Opponents of same-sex marriage also sued in federal court, alleging that the law should be subject to a referendum. Finally, on March 2, 2010, Supreme Court Chief Justice John Roberts announced the Court's refusal to issue a stay of the legislation. Somewhat ominously, he pointed out that the law might be subject to repeal via the District's initiative process, though that question would have to work its way through the appellate process before reaching the Supreme Court.

On March 3, 2010, the District began issuing marriage licenses to same-sex couples.

In July 2010, the D. C. Court of Appeals rejected, on a 5-4 vote, an appeal by the opponents of same-sex marriage who wanted to force a referendum on the issue. On January 17, 2011, the Supreme Court of the United States announced that it had declined to hear an appeal of the D. C. Court of Appeals' decision.

Nevada Domestic Partnerships

On October 1, 2009, both same-sex and opposite-sex couples in Nevada were offered the option of domestic partnerships, which offer most of the rights and responsibilities of marriage in areas such as estate planning, medical decisions, community property, and child care.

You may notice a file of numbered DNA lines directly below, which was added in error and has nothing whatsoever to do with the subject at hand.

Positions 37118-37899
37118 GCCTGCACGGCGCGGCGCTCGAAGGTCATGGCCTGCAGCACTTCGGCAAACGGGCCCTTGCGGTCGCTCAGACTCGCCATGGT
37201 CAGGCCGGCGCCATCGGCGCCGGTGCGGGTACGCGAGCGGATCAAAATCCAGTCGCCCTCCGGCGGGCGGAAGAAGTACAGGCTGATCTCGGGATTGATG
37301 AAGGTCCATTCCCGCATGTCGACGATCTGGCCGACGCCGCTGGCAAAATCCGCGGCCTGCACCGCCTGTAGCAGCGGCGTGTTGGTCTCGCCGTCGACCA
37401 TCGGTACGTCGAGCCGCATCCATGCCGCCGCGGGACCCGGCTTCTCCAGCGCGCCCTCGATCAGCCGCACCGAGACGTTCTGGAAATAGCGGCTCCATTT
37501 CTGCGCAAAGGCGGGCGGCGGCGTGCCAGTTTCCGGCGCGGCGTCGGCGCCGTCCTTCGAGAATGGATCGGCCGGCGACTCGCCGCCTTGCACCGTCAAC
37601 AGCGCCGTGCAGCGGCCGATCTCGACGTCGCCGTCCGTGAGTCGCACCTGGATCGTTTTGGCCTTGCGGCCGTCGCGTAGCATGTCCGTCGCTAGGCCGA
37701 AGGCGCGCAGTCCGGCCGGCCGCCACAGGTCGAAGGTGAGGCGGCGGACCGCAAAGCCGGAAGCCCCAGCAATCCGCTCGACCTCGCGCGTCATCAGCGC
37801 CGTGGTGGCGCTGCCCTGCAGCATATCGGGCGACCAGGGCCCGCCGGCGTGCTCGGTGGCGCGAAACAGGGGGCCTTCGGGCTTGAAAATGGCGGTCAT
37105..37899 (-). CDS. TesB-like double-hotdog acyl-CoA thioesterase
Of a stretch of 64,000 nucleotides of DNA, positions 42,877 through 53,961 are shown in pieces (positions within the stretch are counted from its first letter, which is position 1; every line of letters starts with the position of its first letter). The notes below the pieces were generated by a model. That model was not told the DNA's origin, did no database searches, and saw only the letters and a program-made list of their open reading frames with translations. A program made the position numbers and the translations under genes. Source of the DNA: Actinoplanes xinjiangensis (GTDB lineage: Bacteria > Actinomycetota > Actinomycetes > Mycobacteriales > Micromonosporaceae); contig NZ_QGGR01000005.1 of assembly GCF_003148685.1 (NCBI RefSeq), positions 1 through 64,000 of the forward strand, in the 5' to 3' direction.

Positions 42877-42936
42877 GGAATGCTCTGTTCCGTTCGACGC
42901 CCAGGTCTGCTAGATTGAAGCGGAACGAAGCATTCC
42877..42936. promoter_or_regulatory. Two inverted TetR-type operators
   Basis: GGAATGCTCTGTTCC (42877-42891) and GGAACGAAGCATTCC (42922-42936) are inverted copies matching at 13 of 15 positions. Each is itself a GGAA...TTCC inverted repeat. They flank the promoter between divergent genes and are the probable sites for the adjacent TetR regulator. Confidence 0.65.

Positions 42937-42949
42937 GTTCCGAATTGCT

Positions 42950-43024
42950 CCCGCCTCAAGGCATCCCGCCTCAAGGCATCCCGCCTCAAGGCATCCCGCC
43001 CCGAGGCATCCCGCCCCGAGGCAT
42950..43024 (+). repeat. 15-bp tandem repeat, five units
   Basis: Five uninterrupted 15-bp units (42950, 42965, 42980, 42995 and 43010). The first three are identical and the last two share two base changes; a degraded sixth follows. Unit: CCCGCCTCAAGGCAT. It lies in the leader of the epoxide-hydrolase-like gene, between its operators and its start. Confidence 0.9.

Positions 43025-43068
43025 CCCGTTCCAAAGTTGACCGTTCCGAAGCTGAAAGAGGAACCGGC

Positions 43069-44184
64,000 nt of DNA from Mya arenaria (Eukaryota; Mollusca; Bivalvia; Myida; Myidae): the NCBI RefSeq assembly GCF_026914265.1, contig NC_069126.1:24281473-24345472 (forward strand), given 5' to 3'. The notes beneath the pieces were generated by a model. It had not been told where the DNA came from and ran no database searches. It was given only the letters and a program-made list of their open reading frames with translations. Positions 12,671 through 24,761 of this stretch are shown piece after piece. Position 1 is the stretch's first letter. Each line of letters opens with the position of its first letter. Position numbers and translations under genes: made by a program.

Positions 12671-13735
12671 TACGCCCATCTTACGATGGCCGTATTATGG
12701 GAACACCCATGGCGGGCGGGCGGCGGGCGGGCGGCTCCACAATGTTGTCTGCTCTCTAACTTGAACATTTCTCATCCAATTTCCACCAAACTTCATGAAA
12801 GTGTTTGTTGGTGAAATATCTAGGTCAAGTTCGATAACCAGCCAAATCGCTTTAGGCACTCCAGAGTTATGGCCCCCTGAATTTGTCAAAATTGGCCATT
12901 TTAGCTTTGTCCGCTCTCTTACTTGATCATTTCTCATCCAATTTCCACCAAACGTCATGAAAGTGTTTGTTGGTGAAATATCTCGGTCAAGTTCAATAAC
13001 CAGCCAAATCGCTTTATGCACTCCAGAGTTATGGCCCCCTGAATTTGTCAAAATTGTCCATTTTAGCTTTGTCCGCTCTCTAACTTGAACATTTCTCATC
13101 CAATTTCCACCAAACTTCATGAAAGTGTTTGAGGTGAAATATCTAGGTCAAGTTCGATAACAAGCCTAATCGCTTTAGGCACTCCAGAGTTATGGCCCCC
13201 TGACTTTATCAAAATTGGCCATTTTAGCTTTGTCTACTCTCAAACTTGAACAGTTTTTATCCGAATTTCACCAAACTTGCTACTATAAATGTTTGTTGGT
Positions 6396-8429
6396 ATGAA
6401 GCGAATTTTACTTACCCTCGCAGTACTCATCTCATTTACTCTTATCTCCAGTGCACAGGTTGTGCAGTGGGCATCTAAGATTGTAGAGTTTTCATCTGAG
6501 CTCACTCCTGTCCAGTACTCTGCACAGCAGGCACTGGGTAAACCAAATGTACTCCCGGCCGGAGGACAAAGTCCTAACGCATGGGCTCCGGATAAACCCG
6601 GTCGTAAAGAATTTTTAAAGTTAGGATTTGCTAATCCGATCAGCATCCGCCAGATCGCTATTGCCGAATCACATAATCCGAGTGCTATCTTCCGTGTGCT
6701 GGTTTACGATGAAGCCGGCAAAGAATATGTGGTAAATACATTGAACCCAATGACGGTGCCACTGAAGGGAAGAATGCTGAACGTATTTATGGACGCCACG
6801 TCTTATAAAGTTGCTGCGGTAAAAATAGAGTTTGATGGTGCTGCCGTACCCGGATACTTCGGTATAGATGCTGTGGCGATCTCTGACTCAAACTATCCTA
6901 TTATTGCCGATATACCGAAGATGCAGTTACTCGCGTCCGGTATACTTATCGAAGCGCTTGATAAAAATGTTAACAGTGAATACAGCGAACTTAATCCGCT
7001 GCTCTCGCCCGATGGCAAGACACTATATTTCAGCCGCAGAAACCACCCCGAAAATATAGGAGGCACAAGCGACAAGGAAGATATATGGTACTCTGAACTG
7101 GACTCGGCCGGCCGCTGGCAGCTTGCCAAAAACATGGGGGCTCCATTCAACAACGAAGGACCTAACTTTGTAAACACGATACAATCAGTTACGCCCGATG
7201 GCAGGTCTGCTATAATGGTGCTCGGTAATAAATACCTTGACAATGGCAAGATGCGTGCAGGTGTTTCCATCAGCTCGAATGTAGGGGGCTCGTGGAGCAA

The legislature had passed the law by comfortable, but not veto-proof margins, only to see the embattled Republican governor, Jim Gibbons, a Mormon, veto the measure, saying that the rights conferred by the legislation could be attained through contracts.

After much lobbying by Nevada's powerful gaming and tourism industry, which feared the possibility of a gay boycott of the state, both houses of the legislature voted during the final days of May 2009 to override the gubernatorial veto.

The law, which was sponsored by openly gay Senator David Parks, was hailed by Gary Peck, executive director of the ACLU in Nevada, who characterized the override as putting "our state on the right side of a growing movement to honor this country's promise that every one of us is entitled to equal treatment under the law."

Victory in New Hampshire

After a roller-coaster ride on the question of marriage equality, New Hampshire adopted marriage equality on June 3, 2009, becoming the third state to adopt same-sex marriage through legislative means rather than through a ruling by the judiciary.